A Modern Bahay Kubo Filled with Eclectic Art and Sculpture
Unique sculptural pieces made of native materials, statement furniture, and beautiful paintings adorn this contemporary Filipino home
The Fernando family lives in a compound enclave that includes a family of artists, writers, and cultural enthusiasts. Although it’s located in the heart of the city, the inside of the compound feels like a quiet retreat into solace, art, and culture.
A modern take on the traditional bahay kubo, the couple’s two-storey home is elevated a few steps from the ground. Designed with the help of architect Wendy Regalado, the house highlights generous windows that let natural light stream in, as well as allow cool air to flow through. Lush gardens surround the house. The home is intricately Filipino in design from the wooden slat flooring, neatly carved callados, down to the eclectic mix of antique furniture and Filipino artwork.
Original article by Chinggay Labrador. Styling by Issa Villar. Photographed by Miguel Nacianceno.
Read the original article ("Art House”) in the May 2007 issue of Real Living Magazine. To download a digital copy of Real Living Magazine, visit Summit Newsstand at https://summitnewsstand.com.ph/real-living.
The compound is surrounded by a flourshing garden, with a pebbled walkway, giving it a relaxed, life away from the city feel.
The entrance of the house is like arriving at a summer retreat. Enclosed by the garden, it gives off an organic, earthy quality, usually found in serene places away from the city.
The living area is full of soft plush couches in beige tones, accented with bright throw pillows. The coffee table is a statement piece, simulating tree roots under the glass. A whole wall is covered by an art piece, giving visitors an idea about what to expect around the house.
The family eats dinner on an antique wooden table, watched over by portrait busts of Lilli Ann's sons, Juaneo and Miguel, made by artist Julie Lluch.
The kitchen cupboards have a tree-bark like design, creating beautiful shapes amidst the clean lined kitchen. Funky art pieces continue in the kitchen, like the kettle sitting on a mosquito-like sculpture.
Face sculptures on thin stands decorate the kitchen counter. The hot water dispenser is made of copper with two taps. Finding items in a rush is not a problem with this kitchen layout – even the pots and pans are easily seen as they hang from hooks on a metal grid, looking both decorative and useful.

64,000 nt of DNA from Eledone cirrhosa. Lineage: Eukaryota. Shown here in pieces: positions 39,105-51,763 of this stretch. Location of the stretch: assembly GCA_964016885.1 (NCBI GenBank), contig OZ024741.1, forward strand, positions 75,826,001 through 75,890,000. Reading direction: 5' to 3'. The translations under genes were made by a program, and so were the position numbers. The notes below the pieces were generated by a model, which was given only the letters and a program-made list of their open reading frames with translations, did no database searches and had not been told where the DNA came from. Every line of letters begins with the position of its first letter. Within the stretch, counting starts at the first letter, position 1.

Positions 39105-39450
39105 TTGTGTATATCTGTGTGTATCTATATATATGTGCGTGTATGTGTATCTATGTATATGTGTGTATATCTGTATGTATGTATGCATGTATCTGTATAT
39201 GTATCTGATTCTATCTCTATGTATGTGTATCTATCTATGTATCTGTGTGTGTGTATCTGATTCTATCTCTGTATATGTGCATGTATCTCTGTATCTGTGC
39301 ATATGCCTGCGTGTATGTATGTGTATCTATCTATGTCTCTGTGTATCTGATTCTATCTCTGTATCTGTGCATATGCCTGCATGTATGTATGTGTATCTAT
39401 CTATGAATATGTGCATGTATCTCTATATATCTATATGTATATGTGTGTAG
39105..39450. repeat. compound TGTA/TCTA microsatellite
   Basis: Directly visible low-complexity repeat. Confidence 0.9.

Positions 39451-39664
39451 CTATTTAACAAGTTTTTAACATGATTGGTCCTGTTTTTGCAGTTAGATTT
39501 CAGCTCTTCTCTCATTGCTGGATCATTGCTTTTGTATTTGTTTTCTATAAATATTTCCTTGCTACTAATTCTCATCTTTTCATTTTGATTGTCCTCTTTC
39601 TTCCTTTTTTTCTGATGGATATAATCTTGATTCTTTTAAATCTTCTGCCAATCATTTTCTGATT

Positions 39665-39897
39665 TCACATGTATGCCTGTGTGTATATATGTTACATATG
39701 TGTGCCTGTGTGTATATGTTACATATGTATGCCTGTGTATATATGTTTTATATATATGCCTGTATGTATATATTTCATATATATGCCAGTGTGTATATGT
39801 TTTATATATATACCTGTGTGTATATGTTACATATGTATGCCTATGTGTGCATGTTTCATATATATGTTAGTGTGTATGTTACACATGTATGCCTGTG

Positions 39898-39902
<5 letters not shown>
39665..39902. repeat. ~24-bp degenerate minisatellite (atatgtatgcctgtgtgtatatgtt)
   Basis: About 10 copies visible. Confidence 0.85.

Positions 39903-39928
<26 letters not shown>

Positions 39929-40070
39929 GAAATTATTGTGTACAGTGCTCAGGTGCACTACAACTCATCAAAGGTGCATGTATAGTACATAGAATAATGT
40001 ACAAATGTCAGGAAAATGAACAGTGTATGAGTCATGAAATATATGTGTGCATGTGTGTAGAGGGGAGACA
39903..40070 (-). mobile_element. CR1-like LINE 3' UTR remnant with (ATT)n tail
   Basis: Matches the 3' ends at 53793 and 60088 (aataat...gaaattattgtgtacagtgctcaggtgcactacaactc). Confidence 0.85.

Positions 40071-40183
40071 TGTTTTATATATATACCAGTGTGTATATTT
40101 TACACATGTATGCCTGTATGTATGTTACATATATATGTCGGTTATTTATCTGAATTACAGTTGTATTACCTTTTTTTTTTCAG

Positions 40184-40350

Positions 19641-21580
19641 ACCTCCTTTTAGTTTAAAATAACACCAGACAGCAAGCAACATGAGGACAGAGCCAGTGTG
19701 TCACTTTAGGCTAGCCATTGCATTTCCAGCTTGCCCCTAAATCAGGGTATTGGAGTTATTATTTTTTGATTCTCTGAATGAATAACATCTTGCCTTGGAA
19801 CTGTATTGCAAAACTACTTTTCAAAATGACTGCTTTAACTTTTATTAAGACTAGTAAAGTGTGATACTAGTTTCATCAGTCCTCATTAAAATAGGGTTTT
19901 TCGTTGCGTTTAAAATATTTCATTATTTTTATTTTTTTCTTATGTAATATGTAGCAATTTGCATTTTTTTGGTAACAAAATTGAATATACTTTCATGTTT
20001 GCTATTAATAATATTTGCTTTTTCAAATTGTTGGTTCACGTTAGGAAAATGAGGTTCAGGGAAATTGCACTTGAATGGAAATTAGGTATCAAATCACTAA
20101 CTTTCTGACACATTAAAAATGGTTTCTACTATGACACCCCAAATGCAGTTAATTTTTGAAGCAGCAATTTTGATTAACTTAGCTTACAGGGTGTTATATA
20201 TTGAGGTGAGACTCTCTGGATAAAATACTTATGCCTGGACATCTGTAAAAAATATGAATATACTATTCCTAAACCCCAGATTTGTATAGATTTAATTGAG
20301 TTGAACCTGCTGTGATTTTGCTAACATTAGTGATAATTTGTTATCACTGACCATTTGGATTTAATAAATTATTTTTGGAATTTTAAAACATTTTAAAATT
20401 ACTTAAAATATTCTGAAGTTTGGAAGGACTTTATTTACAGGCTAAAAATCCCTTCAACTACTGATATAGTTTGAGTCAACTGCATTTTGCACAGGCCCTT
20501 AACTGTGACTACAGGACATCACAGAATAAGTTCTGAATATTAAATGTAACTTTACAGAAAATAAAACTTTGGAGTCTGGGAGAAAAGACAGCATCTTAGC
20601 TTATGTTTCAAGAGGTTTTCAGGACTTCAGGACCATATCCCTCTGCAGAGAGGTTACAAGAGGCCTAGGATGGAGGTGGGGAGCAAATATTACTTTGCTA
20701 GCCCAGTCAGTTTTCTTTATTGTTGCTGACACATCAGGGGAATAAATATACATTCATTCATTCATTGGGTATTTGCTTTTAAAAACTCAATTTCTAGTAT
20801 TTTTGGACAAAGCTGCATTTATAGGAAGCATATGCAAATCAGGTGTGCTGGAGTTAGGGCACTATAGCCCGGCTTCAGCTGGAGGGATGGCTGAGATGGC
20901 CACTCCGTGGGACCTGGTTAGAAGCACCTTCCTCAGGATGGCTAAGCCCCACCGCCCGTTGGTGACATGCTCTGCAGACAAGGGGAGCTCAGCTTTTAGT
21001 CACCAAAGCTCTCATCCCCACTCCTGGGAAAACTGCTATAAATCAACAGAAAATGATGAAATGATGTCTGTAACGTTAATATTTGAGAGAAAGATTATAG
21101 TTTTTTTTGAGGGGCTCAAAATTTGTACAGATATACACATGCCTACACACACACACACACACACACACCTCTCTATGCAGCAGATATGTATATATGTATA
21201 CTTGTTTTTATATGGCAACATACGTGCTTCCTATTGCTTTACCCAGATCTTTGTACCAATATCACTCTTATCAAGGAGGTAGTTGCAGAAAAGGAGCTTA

An antique aparador stands at the end of the hallway, the mirror at the front giving an illusion of elongated space.
A clothing mannequin made of native wicker material models a clunky stone necklace.
A hammock hangs inside the house from the 2nd storey landing. It gives the home a relaxed, rustic feel.
Lining the wooden staircase are animal statues made of stone.
A quirky piece is seen under the stairs.
The front of a staircase when going down is an ideal place to hang paintings or set a tableau of small sculptures, if only for the undivided attention it will get. A Mark Justiniani painting takes center stage at the narrow space at the top of the stairwell.
Unique paintings are showcased in a room on the second floor. A La-Z boy in the same shade as the couch gives the room a relaxing vibe, toning down the art gallery-feel.
Funky pieces abound in the house, but all are made of natural material, like this dinosaur carved atop an aparador.
Books are enclosed in an antique, glass window shelf. Tribal mask and more face stand sculptures line the top of the shelf. A unique floral sculpture lamp lights the room next to a rocking chair.
The children’s study has two identical wooden study tables. The tops close to save space and keep all their materials hidden from view. Juaneo’s paintings are displayed on the walls.
Children’s toy cars are hung on the wall instead of parked on the floor. This neat trick saves a lot of space.
Native wooden benches, decorated with wooden animal sculptures, lean against the window, perfect for some afternoon reading. The hallway leads out to the spacious second floor veranda.
Floor to ceiling windows bathe the home in natural light. Wooden slat flooring and a wooden rocking chair pay tribute to the home’s love for natural wood pieces.
A sculpture of Adam and Eve stand guard at the second floor veranda, their armless treatment reminiscent of Venus de Milo.
Gardens bring life to any home. The veranda is full of lush green plants, blossoming orchids, and herbs.